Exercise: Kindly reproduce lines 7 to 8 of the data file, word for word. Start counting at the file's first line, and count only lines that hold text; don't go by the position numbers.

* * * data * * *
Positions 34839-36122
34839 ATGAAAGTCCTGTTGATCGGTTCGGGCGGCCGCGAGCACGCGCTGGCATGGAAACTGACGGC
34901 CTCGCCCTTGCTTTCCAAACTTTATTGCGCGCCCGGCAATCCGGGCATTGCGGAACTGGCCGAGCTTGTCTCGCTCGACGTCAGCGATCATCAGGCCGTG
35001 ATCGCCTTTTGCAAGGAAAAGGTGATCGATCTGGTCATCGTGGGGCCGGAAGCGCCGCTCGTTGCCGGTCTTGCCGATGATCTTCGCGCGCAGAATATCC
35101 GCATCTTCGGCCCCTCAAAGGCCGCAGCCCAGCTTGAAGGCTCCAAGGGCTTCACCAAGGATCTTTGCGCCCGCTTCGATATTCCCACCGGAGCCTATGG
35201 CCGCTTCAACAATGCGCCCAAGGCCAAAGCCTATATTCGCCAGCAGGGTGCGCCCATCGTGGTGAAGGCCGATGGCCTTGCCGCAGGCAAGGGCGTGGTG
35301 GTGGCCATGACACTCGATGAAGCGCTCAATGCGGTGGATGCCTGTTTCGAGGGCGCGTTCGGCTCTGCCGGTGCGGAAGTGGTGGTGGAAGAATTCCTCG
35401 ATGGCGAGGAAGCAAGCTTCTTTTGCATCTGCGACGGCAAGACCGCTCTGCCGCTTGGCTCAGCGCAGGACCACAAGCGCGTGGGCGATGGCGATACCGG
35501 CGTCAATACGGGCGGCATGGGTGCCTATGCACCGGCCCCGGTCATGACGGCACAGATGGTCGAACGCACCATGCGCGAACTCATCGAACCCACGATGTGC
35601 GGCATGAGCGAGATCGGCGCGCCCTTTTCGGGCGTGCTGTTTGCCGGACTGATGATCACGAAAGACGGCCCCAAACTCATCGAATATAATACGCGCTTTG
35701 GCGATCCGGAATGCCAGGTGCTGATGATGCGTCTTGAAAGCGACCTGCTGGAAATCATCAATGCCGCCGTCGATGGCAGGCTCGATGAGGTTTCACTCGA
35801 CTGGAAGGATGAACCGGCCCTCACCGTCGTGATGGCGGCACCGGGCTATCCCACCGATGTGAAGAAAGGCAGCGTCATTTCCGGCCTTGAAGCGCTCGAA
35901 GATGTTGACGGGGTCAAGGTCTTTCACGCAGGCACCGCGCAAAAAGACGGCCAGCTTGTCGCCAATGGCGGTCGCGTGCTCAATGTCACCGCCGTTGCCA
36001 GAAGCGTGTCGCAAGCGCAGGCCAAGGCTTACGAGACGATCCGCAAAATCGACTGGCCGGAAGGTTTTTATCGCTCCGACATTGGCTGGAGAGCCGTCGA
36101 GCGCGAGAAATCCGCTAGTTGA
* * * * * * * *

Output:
35301 GTGGCCATGACACTCGATGAAGCGCTCAATGCGGTGGATGCCTGTTTCGAGGGCGCGTTCGGCTCTGCCGGTGCGGAAGTGGTGGTGGAAGAATTCCTCG
35401 ATGGCGAGGAAGCAAGCTTCTTTTGCATCTGCGACGGCAAGACCGCTCTGCCGCTTGGCTCAGCGCAGGACCACAAGCGCGTGGGCGATGGCGATACCGG